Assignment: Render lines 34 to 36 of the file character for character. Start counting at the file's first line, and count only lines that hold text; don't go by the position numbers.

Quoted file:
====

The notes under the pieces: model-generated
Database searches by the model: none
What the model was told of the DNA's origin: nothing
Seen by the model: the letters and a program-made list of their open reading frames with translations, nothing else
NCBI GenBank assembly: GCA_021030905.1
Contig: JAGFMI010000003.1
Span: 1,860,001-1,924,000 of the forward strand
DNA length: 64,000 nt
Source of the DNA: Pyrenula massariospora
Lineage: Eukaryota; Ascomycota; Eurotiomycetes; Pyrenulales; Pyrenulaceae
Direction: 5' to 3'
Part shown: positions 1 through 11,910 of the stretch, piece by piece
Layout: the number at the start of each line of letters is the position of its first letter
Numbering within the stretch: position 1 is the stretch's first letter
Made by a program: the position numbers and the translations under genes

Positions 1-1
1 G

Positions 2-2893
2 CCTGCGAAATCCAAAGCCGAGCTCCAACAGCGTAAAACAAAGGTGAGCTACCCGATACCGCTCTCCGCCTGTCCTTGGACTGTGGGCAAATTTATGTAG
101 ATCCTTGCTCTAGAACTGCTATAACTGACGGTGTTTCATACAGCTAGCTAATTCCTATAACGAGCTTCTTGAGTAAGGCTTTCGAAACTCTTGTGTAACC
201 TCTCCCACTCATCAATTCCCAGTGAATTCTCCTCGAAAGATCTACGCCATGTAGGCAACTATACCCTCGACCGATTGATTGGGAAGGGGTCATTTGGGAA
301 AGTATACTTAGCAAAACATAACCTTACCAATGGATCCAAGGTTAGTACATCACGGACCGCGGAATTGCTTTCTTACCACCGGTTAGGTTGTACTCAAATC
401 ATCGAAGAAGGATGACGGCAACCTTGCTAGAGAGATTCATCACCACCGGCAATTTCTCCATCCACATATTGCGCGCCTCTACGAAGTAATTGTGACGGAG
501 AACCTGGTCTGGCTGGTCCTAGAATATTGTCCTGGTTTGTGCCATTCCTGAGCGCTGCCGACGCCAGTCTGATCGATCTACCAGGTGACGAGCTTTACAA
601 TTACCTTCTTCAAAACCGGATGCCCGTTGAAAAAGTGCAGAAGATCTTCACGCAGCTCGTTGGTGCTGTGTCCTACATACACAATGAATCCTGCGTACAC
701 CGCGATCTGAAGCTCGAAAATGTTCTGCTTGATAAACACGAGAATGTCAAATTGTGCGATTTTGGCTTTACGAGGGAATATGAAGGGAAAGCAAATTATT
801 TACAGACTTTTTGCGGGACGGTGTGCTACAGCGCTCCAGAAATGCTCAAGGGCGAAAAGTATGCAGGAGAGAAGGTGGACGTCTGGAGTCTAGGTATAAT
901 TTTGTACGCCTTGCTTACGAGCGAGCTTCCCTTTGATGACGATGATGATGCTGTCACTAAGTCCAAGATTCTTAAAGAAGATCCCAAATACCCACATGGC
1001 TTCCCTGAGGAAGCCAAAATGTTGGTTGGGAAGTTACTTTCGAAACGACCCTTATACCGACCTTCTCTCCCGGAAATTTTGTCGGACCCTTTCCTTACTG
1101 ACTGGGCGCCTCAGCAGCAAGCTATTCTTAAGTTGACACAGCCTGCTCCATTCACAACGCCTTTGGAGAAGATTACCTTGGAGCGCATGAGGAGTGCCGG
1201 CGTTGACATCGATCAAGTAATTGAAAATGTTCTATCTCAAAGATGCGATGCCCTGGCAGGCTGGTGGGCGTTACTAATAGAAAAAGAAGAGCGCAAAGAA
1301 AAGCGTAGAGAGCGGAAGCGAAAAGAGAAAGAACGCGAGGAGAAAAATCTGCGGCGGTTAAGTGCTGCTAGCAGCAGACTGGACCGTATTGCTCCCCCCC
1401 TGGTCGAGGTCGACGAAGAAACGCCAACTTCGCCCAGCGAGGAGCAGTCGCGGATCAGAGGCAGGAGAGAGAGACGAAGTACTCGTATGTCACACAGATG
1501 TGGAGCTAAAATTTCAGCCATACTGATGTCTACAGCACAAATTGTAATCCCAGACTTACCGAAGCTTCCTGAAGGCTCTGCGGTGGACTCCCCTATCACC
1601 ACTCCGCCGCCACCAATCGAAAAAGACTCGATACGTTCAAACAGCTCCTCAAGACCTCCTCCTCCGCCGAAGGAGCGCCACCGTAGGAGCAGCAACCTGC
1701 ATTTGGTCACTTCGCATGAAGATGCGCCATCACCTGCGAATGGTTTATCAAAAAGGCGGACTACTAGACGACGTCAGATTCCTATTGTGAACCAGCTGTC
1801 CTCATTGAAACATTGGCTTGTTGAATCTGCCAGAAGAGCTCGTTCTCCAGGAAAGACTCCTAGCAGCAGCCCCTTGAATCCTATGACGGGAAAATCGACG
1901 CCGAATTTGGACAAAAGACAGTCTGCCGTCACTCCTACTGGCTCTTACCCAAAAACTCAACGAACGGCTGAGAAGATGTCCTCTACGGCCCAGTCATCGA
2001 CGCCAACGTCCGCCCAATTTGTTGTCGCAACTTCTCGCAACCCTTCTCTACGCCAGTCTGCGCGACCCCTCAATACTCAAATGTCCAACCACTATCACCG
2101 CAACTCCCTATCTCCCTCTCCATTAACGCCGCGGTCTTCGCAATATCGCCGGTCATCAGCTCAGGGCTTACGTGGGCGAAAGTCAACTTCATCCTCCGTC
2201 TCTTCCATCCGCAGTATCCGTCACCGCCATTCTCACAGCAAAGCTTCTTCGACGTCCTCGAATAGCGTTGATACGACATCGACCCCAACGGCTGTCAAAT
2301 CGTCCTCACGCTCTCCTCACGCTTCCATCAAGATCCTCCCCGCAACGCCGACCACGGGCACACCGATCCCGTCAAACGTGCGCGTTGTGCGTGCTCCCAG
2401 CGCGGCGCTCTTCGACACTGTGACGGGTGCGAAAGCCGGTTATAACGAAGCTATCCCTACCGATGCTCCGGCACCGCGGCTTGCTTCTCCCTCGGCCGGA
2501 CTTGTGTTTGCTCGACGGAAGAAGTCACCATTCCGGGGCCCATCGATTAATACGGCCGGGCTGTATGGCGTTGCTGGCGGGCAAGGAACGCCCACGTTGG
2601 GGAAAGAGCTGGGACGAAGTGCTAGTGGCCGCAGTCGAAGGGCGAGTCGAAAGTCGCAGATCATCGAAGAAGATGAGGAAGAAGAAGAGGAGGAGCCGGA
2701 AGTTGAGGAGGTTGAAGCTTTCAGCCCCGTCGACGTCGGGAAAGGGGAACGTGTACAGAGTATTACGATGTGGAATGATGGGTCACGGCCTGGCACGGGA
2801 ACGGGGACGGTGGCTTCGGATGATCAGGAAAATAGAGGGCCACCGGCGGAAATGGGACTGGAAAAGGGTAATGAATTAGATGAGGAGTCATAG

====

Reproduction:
1501 TGGAGCTAAAATTTCAGCCATACTGATGTCTACAGCACAAATTGTAATCCCAGACTTACCGAAGCTTCCTGAAGGCTCTGCGGTGGACTCCCCTATCACC
1601 ACTCCGCCGCCACCAATCGAAAAAGACTCGATACGTTCAAACAGCTCCTCAAGACCTCCTCCTCCGCCGAAGGAGCGCCACCGTAGGAGCAGCAACCTGC
1701 ATTTGGTCACTTCGCATGAAGATGCGCCATCACCTGCGAATGGTTTATCAAAAAGGCGGACTACTAGACGACGTCAGATTCCTATTGTGAACCAGCTGTC